Don’t get me wrong, I happen to love third-party social media tools. I’m an sucker early adopter for most of them and I like to see what’s happening in the social media metric world. But when it comes time to get down and dirty with Facebook metrics, I turn to the spreadsheet everyone loves to hate: Facebook Insights.
Social media tools are popping up everywhere, and if your Inbox is anything like mine, you’re getting solicitations from “the most amazing social measurement tool ever” each and every day. Using third-party tools can be useful, but when it comes to Facebook, there is more than enough data within its native Insights platform to get any business off and running on the right foot. The following are five Insights your business can’t afford to ignore:
Daily Negative Feedback User
This tab is located near the end of the entire Facebook Insights spreadsheet, after the demographics tabs and before the check-in information. Don’t just look at the column in the “Key Metrics” tab, because it doesn’t paint the entire picture. The Daily Negative Feedback User tab is just as important as how many people “like” your page. It shows you how many so-called fans have decided to hide your status update in their feed, hide all of your status updates for good, reported you as spam, or decided to “unlike” you altogether.
Looking at this metric on a daily basis, versus looking at a week or a month at a time, allows you to tie those actions to your specific Facebook posts for the day. It will tell you exactly what kind of content turns off your fan base. Remember, when people decide to hide your page for good, they’ll never see your status updates and you’ve essentially lost them, despite the fact they still show up as a “like” in your total fan numbers.
28 Days Viral Impressions
This measurement, which shows you the total number of times users saw your posts via stories published by their friends tells you a few things. First of all, let me tell you that one again: this data tells you how your message is spreading to the friends of your fans. The friends of your existing fans are your next generation of fans, so you want this number to be growing. Chances are that if their friends like you, they will like you, and even better they will trust you, too.
In addition, when this metric is growing, it means your visibility is growing. More people are being exposed to you, and that exposure is the first part of the social media ROI cycle. The higher the number, the more your fans are interacting with content and helping their friends find you, too.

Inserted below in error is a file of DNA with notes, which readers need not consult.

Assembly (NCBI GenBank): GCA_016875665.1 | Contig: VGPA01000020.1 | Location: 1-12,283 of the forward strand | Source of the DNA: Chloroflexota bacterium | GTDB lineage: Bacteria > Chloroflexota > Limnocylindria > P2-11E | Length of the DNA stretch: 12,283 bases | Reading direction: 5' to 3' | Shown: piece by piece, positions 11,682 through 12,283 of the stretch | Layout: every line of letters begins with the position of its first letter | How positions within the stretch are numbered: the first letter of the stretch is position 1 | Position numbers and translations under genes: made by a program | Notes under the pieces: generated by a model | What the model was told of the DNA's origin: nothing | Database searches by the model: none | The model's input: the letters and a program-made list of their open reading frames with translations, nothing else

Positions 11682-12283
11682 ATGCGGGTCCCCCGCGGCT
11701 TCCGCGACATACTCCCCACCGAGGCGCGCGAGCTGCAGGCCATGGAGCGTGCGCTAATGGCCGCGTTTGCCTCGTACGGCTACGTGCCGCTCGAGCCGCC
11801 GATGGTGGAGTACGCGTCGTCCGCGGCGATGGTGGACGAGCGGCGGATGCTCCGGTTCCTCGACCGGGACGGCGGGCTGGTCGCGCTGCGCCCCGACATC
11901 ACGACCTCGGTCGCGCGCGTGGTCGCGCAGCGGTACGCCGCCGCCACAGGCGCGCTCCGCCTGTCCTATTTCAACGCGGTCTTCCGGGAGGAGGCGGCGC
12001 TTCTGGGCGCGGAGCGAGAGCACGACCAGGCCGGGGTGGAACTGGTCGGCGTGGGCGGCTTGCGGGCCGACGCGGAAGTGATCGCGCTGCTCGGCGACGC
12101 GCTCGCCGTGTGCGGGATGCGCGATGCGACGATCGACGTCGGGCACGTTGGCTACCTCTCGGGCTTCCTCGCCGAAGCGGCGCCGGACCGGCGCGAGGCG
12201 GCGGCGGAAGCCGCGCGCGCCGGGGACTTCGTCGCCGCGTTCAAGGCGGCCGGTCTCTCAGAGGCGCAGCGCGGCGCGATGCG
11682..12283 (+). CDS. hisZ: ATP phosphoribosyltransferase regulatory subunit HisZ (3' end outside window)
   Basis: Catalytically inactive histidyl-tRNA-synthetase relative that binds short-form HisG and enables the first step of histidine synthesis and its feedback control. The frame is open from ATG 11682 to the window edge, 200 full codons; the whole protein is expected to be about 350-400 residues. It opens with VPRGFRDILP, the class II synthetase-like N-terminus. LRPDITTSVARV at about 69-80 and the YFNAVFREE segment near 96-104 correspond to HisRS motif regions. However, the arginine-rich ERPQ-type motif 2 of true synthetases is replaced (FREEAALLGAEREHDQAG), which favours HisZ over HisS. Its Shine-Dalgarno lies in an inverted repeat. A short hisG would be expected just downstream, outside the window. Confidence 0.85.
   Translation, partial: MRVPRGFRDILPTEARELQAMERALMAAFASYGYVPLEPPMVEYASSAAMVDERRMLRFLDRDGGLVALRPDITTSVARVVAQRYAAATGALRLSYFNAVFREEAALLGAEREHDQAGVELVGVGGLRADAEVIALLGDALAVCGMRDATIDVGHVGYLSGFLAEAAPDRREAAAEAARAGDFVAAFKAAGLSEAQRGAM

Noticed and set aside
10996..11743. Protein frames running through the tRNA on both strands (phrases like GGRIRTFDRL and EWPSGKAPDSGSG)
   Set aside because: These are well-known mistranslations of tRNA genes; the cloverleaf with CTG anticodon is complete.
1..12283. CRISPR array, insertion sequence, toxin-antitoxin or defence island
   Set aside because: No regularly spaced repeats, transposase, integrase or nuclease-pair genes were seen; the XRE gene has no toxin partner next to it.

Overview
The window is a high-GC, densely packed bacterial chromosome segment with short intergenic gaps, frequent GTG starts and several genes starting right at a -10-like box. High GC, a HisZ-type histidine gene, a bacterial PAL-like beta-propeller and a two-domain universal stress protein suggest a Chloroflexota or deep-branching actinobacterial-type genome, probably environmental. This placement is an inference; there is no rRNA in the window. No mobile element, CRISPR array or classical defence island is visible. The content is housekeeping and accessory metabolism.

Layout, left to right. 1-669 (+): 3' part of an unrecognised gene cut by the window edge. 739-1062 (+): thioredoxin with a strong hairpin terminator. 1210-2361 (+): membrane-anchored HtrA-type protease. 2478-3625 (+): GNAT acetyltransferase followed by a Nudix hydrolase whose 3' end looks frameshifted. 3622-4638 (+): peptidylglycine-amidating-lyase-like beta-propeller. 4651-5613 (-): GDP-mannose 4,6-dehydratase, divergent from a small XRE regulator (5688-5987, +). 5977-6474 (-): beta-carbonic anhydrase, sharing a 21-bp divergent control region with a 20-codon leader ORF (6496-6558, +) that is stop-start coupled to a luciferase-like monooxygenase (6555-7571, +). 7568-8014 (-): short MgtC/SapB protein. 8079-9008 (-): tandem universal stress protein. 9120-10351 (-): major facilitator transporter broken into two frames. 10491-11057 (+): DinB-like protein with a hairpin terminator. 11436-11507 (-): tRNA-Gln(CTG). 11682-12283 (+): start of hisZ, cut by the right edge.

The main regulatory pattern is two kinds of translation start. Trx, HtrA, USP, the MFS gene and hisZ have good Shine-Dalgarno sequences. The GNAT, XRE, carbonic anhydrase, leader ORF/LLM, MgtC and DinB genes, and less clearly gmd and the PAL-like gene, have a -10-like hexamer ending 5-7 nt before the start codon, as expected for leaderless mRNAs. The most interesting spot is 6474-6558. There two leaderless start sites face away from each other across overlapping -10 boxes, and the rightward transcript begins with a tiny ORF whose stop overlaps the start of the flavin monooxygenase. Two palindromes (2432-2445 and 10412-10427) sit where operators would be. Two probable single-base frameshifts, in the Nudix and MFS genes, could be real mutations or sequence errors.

28 Days Organic Reach
Truth be told, Facebook Insights has more ways to measure reach than Larry King has had wives. It’s bordering on the ridiculous because everyone seems to define “reach” in a different way. Using the 28 Days Organic Reach measurement, found in the Key Metrics tab, is an easy way to see how your business is performing naturally.
At the Facebook Marketer’s Conference in New York earlier this year, we learned that only 16% of your fans are actually seeing your updates. Looking at the organic reach is great because it tells you how many people visited your page or saw your page or one of your posts in their News Feeds or Tickers. This metric measures people who are fans of your page, as well as those who are not. This gives you an idea of your actual, natural reach. Watch this number to determine if you are improving your EdgeRank.
Daily Like Sources
At first glance, this seems like an obvious inclusion, and it is. While it is important to know where your audience is coming from, the metric you need to watch closely is the one with the title “mobile.” Mobile is one of the fastest-growing ways for people to consume social content all over the world. If you’re not creating a user experience that works well for your mobile audience, you’re way behind in the game. You can see this without downloading the spreadsheet on the admin page of your Facebook site, but this is one you should be watching long-term.
Weekly Reach by Country
One of my biggest social media pet peeves is when a business decides to post something to their fans of a specific country or city without geo-targeting a post. Why does this peeve me so? Because it isn’t relevant to me. Nor is it relevant to anyone else outside of the one geographic area. Looking at the “weekly reach” will tell you where your fans are. This is a great opportunity to provide exclusive content to fans in certain locations, or test drive a promotion without involving legions and legions of fans. This is also a great way to tap into your hidden market. I can’t tell you how many brands I’ve worked with that have been blindsided when they learned that their second-highest fan count resided in Brazil – despite the fact the brand has no official presence there.
While you can easily see a snapshot of these numbers as an admin of the page, charting it over time is how you start to see patterns emerge. These patterns will help you decided what’s working where and with whom.
These five areas of measurement are not the be-all-end-all way to measuring social ROI. They’re not a magic wand that will suddenly part the clouds and make everything more clear. They are, however, often overlooked by organizations. Your community manager (and you DO have a community manager, right?) can help your departments understand what metrics make the most sense to monitor for their respective areas of interest. If he or she can’t, then you need to invest in a better community manager, but I’ll save that for another post.